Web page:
There are a lot of people who truly don't understand what it means to work hard and give their best possible effort. Think back to how hard you've been working out lately; do you think you could have put forth a significantly higher amount of effort in the last couple of months? If you can honestly say that you could have, and should have worked harder then this blog post does not really apply for you. Not right now at least.
You need to work harder. No excuses.
BUT, there is a reason why the term 'overtraining' is a thing. There is also a population of people who work extremely hard, too hard in fact, and it's either limiting their progress in the weight room, or it's getting them injured.
In this blog post I will explain the different stages of overtraining, give some examples on how to tell what stage you're at, and provide some solutions on how to adjust your training to avoid overtraining and still work kick ass in the weight room.
In order to reach the overtraining stage you would need to perform frequent workouts of high intensity and high volume for a long duration of time, generally at least 6-8 weeks. Some symptoms of overtraining include restlessness, extreme fatigue, illness, and injury.
Your body can only handle so much and if you reach a certain point eventually it will shut itself down. A good example of this is rhabdomyolysis. Rhabdomyolysis is "the breakdown of muscle tissue that leads to the release of muscle fiber contents into the blood" (3). This disease can be caused by extreme exertion. Unfortunetly, CrossFit has adopted 'Uncle Rhabdo" as it's unofficial mascot.
Now, I don't want to turn this blog post into a bash CrossFit sesh, but I do want to shed some light on the seriousness of this disease. Basically, what happens is your body reaches a certain level where "muscle is damaged and a protein called myoglobin is released into the bloodstream. It is then filtered out of the body by the kidneys. Myoglobin breaks down into substances that can damage kidney cells" (3). Symptoms of rhabomyolysis include possible kidney failure, dark or red colored urine, myalgia, and seizures.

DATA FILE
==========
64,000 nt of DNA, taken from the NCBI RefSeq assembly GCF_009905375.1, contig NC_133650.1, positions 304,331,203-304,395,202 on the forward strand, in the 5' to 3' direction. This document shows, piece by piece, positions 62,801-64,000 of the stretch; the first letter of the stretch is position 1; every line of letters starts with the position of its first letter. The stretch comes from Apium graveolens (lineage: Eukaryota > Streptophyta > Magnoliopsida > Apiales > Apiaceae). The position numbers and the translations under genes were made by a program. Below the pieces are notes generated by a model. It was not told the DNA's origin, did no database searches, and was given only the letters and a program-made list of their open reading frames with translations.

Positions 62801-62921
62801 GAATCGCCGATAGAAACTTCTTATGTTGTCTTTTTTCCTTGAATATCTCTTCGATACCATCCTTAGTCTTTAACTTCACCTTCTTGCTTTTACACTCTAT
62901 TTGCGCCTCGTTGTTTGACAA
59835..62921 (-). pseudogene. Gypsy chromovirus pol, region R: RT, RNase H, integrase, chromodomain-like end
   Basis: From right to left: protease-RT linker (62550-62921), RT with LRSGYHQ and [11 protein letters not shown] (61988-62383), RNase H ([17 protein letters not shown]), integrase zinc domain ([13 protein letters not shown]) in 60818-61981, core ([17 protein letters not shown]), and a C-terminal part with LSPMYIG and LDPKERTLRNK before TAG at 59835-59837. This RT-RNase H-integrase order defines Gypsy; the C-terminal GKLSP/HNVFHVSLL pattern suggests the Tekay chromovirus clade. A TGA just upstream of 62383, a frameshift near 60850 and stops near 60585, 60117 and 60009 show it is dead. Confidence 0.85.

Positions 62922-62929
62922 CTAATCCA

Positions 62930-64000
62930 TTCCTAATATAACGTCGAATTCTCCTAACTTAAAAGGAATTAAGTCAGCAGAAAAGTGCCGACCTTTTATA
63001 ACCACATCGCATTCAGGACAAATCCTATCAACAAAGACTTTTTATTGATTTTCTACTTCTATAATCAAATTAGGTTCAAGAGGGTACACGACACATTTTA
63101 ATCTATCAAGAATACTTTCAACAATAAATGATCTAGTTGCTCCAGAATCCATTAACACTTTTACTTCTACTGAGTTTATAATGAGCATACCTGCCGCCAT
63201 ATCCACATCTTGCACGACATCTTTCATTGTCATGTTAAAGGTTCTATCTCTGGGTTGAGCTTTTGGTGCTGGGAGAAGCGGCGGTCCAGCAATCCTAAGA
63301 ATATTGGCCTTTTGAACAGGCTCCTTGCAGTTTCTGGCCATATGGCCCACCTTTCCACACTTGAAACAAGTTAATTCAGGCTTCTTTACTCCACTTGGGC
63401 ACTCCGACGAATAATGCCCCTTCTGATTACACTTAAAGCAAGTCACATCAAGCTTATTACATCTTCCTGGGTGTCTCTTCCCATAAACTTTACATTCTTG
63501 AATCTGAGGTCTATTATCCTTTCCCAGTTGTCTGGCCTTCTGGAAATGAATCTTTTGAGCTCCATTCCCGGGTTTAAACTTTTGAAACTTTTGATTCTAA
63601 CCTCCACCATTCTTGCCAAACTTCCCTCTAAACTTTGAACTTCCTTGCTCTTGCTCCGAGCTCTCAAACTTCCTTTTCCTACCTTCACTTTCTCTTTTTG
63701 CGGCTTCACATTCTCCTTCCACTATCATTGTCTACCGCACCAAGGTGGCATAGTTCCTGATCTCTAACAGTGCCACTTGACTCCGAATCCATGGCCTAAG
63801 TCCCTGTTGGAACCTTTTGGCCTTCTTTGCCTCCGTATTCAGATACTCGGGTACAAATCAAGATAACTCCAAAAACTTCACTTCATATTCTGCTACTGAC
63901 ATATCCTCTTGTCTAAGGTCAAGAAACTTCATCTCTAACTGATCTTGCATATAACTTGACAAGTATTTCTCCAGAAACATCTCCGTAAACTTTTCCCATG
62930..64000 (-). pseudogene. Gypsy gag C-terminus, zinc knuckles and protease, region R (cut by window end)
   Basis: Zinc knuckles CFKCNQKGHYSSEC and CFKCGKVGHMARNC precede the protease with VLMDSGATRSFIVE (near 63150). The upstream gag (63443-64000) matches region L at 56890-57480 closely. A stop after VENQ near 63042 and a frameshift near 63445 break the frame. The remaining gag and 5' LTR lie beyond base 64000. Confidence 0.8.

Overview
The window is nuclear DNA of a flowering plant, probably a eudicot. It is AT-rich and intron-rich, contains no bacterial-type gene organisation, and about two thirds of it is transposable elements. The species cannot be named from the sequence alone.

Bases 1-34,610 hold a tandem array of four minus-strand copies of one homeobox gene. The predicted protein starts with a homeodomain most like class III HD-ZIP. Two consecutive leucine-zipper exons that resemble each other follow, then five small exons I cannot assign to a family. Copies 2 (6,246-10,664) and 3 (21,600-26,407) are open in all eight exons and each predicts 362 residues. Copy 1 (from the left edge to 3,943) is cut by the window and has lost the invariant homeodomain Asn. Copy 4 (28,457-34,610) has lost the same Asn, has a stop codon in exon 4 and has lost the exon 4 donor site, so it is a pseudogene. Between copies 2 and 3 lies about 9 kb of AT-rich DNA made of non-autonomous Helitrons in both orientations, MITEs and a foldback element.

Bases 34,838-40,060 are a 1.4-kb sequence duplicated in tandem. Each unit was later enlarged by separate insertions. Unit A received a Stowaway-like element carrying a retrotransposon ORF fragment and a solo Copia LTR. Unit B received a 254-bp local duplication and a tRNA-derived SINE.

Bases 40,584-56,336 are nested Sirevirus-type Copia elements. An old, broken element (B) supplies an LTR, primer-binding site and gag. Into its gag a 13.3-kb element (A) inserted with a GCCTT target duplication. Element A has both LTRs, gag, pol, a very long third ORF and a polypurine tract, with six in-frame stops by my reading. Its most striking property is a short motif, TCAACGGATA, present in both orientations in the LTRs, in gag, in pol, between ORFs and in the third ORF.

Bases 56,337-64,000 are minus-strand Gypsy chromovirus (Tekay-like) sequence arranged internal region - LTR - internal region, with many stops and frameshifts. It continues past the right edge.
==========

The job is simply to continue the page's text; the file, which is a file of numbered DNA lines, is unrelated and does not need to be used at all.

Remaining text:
Let's be clear. I'm not telling you that you should never work out to exhaustion because you don't want to get rhabdo, I'm just saying you need to listen to your body so that you can prevent cases like this from happening.
Periodization is the first and most important step. It is crucial to include deload weeks into your training program to promote recovery. These deload weeks are not meant to get you out of your training hard mentality, they are meant to give your body an opportunity to reload. Deload weeks are also great for decreasing the load and working on form. It's also important to program in soft tissue/mobility sessions to help keep your body fresh.
Sleep and nutrition is a pretty obvious one. If you're not getting an adequate amount of sleep or focusing on eating the right foods your body will take longer to recover from intense workouts.
A good way to keep track of how you're feeling is to fill out a readiness questionnaire before each workout. If you're committed to filling one out every day you can get a better idea of what recovery and nutritional habits work best for you. The readiness questionnaire below is the one I use with both my athletes and general population clients.
It is extremely important to be flexible!
Yes, you need to have a plan of attack for each workout but understand that your body is not going to be at 100% every single day. You need to be able to be flexible with your workouts to receive the most benefits and stay healthy.
Hope you enjoyed this post and got something out of it. Don't forget to comment, share, and follow me on social media!
- Baechile, T., Earle, R. (2008). The Essentials of Strength Training and Conditioning Third Edition. National Strength and Conditioning Association. Human Kinetics.
- Hudy, A. (2014). Power Positions: Championsip Prescriptions for Ultimate Sports Performance. Kendall Hunt Publishing.
- Miller, S. http://www.nlm.nih.gov/medlineplus/ency/article/000473.htm